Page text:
Wednesday, March 22, 2023

Book Review: The Good Patient

By Sara Steven

Appearances can be deceptive...

I was taught that life is pain. That love is pain. It was unavoidable. Acceptable. I never had anything, or anyone I could count on. Not really. Not even myself.

Until I met Dr Menon...

To the outside world Lauren Taylor’s relationship with her boyfriend Josh is perfect. He is supportive and loving and has been there for Lauren during her darkest moments. But behind closed doors, secrets and lies can be hidden…

And when Lauren wakes up in a hospital bed and is told Josh is missing, those secrets come bubbling up to the surface.

Because the police think Lauren knows exactly what’s happened to Josh; that she could even be capable of his murder…

The only person who believes in Lauren's innocence is Dr Menon, who has cared for Lauren as his patient for the last few weeks. He can't believe she's capable of murder. He knows just how good she really is.

Isn’t she? (Synopsis courtesy of Goodreads.)

The Good Patient is an incredibly unique story. While I’m aware of what FII (fabricated or induced illness) is, this is the first time I’ve ever seen it represented within a book. Lauren has dealt with a lot in her life pertaining to FII, and what’s even worse is that it wasn’t anything self-inflicted. Layered on top of that is the unhealthy relationship she shares with Josh, who seems to have taken Lauren’s past and exploited it for his own gain. Yet due to the connections she still holds to that past, it’s been hard for her to break ties with Josh, viewing how he treats her as acceptable behavior. 

The twist with Dr. Menon was really interesting, too. Lauren puts a lot of faith and trust in him, yet she’s not sure if it’s real or if she’s doing it because he’s the first person to appear to want the best for her. But is it for appearances? I wondered that myself, as the reader. Particularly during several scenes where his integrity is called into question. And I wondered if Lauren’s feelings towards Menon were rushed, due to her circumstances. I wanted so much for him to be a lifeline for her, but I felt just as cautious as Lauren does.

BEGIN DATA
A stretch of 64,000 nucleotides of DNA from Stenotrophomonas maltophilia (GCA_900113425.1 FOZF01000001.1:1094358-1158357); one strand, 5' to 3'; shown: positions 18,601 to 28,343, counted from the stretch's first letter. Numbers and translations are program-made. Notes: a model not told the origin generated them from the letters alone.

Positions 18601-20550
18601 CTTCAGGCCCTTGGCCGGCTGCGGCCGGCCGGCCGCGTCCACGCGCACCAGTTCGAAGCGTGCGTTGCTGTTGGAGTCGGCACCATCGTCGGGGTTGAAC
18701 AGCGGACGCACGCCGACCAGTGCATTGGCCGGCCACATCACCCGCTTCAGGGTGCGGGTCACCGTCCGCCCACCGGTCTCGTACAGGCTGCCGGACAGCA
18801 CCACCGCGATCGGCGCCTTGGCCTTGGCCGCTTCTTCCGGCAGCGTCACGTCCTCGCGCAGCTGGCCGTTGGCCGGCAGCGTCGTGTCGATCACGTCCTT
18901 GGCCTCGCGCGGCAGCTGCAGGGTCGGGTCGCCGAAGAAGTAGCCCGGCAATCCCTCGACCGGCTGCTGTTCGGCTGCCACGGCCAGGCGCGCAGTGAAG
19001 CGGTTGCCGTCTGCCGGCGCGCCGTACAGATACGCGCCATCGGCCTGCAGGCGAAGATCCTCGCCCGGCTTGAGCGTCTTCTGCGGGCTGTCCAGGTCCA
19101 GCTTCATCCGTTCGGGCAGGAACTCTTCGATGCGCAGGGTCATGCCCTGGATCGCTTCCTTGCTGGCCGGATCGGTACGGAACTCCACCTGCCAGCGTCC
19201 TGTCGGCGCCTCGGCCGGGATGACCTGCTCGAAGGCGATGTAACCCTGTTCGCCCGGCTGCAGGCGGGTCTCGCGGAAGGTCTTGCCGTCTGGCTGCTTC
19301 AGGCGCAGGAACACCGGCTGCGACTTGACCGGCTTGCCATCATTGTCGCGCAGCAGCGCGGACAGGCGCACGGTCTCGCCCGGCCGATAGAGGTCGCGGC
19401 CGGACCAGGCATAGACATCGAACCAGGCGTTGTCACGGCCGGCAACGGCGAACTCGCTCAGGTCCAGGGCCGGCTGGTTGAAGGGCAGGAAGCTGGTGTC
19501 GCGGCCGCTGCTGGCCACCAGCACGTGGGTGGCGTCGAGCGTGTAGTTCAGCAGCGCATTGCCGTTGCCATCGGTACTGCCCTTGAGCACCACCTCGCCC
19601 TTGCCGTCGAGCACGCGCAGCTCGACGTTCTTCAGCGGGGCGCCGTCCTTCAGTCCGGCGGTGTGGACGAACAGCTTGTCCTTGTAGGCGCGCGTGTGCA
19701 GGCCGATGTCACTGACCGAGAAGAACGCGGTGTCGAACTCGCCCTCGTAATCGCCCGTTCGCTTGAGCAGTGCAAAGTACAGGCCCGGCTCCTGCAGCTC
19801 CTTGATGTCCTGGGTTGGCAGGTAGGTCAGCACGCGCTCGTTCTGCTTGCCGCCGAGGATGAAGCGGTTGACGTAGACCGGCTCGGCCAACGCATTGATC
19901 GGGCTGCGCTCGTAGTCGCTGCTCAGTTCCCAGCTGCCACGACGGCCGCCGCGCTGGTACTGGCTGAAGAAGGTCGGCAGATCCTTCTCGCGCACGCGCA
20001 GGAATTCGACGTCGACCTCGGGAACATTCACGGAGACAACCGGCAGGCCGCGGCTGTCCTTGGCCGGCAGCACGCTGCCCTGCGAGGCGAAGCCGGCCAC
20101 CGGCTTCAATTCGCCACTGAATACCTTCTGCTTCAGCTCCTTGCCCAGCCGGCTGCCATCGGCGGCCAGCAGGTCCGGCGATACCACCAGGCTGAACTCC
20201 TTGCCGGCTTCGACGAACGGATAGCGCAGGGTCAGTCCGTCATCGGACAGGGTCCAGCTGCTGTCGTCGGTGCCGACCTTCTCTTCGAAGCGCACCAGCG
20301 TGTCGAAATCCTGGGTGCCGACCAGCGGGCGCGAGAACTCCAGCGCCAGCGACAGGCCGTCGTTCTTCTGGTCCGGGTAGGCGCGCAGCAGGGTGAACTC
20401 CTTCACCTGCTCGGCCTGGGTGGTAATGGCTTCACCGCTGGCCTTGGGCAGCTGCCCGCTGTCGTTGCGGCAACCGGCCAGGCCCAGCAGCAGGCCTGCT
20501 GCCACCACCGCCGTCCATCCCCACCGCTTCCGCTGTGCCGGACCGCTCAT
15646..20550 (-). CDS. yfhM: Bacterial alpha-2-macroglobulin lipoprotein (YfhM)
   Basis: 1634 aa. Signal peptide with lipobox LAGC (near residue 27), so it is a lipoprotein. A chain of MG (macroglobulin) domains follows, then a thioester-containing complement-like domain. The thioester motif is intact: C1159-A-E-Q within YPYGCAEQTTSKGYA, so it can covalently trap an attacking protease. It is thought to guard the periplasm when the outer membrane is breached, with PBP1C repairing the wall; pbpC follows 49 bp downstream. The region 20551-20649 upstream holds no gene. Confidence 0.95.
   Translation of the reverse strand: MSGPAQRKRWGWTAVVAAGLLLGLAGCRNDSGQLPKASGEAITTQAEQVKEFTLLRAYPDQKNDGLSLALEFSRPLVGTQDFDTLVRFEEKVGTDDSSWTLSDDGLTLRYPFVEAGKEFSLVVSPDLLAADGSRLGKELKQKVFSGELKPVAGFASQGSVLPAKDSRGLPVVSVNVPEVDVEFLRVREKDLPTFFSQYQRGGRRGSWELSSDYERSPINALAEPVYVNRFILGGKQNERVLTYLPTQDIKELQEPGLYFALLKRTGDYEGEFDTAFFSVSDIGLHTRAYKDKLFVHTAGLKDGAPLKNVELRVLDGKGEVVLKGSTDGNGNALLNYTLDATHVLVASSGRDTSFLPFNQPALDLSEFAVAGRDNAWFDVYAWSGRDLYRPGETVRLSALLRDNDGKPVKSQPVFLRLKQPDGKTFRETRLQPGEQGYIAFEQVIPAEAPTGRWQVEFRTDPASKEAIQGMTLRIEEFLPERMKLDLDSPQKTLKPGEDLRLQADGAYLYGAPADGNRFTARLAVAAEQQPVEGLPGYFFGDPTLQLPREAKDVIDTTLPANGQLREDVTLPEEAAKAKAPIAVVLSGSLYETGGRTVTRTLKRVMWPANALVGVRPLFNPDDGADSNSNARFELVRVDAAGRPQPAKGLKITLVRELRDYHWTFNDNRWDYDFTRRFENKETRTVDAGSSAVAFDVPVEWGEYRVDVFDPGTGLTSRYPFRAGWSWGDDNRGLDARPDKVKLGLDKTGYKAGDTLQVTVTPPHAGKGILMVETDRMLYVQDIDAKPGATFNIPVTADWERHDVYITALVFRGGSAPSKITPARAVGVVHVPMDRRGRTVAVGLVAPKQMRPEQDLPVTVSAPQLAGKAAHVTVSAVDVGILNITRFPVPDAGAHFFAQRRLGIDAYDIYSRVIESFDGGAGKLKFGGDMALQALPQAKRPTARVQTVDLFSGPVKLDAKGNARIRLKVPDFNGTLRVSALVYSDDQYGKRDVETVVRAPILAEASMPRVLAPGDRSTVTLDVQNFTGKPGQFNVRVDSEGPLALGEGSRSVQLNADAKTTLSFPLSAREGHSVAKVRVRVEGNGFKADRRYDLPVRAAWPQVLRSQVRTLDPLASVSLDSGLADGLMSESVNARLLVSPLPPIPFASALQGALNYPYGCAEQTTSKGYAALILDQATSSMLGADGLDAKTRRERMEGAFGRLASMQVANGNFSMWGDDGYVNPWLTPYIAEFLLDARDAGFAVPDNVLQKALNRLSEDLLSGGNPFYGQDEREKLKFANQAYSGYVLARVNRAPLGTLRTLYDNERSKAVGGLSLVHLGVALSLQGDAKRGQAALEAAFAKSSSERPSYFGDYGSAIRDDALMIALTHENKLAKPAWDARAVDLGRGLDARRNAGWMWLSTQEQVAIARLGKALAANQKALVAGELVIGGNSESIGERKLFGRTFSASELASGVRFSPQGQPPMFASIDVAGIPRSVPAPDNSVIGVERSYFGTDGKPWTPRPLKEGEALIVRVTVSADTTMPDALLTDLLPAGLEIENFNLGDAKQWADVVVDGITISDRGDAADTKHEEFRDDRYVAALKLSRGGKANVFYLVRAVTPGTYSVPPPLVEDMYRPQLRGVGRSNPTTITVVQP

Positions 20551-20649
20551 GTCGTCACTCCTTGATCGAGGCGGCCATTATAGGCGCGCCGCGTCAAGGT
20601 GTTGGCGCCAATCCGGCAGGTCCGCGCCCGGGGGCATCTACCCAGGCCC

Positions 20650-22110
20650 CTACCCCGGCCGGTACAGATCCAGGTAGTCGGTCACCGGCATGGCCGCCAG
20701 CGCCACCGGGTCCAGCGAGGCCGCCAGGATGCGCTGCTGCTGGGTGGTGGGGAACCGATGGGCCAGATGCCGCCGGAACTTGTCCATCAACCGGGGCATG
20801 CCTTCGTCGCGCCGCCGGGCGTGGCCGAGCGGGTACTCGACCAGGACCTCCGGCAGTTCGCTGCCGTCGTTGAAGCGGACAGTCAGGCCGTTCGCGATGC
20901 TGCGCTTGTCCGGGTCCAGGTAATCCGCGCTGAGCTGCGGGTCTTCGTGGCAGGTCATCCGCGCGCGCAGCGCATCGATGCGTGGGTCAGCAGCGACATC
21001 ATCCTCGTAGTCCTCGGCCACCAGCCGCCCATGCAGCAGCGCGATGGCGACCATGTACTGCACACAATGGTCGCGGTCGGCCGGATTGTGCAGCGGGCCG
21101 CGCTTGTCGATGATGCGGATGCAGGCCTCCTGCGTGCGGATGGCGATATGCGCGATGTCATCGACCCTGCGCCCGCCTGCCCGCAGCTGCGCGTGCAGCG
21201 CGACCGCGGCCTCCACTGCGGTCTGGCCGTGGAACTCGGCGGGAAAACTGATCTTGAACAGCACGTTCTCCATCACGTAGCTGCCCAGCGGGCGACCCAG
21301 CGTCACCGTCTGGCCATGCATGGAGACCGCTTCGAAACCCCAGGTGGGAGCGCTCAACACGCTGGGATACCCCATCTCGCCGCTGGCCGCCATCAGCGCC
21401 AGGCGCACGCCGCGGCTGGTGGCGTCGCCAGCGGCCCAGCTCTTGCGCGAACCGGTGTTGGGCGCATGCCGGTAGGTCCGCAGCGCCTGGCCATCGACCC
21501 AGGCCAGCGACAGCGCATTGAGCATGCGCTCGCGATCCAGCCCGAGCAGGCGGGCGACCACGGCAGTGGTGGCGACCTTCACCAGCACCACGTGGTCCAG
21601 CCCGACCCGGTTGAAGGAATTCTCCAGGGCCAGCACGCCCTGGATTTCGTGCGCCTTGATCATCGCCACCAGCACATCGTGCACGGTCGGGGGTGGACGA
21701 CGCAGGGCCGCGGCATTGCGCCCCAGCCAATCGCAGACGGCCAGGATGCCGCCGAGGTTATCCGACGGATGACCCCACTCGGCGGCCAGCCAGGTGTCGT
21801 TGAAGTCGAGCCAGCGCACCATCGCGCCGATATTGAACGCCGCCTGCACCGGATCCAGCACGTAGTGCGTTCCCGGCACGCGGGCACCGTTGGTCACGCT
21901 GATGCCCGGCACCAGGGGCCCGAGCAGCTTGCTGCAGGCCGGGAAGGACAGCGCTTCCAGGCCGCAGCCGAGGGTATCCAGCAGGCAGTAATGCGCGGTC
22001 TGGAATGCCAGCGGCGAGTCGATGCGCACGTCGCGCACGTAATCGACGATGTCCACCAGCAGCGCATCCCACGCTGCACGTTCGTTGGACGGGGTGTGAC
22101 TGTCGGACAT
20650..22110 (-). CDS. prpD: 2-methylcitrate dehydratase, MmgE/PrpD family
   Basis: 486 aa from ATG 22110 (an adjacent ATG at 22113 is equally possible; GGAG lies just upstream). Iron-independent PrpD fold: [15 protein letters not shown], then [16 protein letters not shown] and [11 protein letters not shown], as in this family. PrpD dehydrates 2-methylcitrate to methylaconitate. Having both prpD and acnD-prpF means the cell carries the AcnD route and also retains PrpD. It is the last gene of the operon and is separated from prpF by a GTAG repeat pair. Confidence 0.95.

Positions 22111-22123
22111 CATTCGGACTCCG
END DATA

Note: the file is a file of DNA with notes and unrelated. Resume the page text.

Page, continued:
There is a lot that goes unsaid between characters. Lauren has never been honest about the type of relationship she has with Josh, other than with Menon. Due to this, she has become the number one suspect when Josh goes missing. During an interview with the police, when she is finally brave enough to voice the truth, no one believes her. For several years, despite having several opportunities to be forthright, she hasn’t been, which is quickly cited during the interview. Yet Lauren brings up a good point. Would they have even believed her anyway, with her FII background? It extends out into the other relationships she has–with her supposed best friend. Josh’s family. At one point in time, her mother. No one is honest about what is really going on.

I appreciated the past and present snapshots given by Lauren, so we have a better understanding of the choices she’s made. I do wish those snapshots had been a little longer, because it felt like it switched back and forth from the “then” and “now” a bit too quickly at times within the chapters. Yet I realize it was needed. It wasn’t a surprise to me that things ended the way they did, but I was still engaged and wanted to see what would happen next. The Good Patient really was an intriguing read!

Thanks to Rachel's Random Resources for the book in exchange for an honest review.

Purchase Links:  
Amazon UK * Amazon US

Alex Stone, originally an accountant from the West Midlands, is now a psychological suspense writer based in Dorset. This beautiful and dramatic coastline is the inspiration and setting for her novels. She was awarded the Katie Fforde Bursary in 2019 and her debut thriller The Perfect Daughter was published by  Boldwood in October 2021.

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